The Dubai Financial Services Authority (DFSA) may waive its certain rules to allow private property funds, operating within the Dubai International Financial Centre (DIFC), to convert into real estate investment trusts (Reits), according to a top authority official.
"We have had a number of debates with firms and legal representatives who are thinking of starting as private property funds and then metamorphosing into a Reit. But to achieve that we will have to consider certain waivers from our rules, which we might then consider," Simon Gray, Director Supervision, DFSA, told Emirates Business.
Although the rules relating to Reits are distinct from rules relating to other property funds, where there is a compelling case or a rule to be waived or modified, the DFSA has an established process involving its rules and waivers committee, which meets monthly or on an ad-hoc basis. The committee's main objective is to consider and determine all applications to waive or modify provisions of the rulebook or the Markets Law.
Although there have no Reits yet been listed on Nasdaq Dubai, Gray believes it is just a matter of time when the first Reit will list in Dubai and others will follow.
The DFSA has already adopted a flexible regime to accommodate both conventional and Islamic Reits, and has opened doors for retail investors as well. The authority further allows setting up of infrastructure Reits besides the equity and mortgage ones.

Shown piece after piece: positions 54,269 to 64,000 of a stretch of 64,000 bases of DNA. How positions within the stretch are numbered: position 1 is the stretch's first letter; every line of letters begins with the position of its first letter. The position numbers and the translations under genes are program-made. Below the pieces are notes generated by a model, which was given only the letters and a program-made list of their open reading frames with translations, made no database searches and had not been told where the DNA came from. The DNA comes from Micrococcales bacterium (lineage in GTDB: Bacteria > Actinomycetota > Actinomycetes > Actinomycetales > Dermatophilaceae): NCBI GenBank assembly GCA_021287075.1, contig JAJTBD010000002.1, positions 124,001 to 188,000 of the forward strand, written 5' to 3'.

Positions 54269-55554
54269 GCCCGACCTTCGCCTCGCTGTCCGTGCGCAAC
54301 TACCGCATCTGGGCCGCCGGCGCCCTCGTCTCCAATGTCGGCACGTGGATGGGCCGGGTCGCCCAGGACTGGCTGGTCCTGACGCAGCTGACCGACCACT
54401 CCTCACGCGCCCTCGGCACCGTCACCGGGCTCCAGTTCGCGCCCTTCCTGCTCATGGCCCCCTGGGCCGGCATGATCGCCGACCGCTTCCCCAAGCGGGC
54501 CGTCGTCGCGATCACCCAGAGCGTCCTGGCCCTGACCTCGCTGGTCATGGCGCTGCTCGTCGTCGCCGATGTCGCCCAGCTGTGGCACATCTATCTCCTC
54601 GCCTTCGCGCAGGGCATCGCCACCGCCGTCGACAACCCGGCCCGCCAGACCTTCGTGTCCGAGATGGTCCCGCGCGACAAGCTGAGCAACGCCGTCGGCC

"Islamic Reits have done well in Malaysia and we see a tremendous potential for those here," Gray added. Excerpts from the interview:
Have any UAE or GCC-based firms approached you for listing of Reits – conventional or Islamic?
We were very close to progressing a number of enquiries from DFSA authorised firms and we continue to have interest, but the property correction has dampened expectations to some extent. For a firm to establish a Reit within the DIFC, it would need to be regulated by the DFSA with a category three licence to carry out fund operation activities. The actual listing would be a matter for Nasdaq Dubai, which we regulate as an authorised market institution. We continue to get enquiries – primarily for law firms representing their own clients.
Do you see Reits augmenting well for development or investment companies?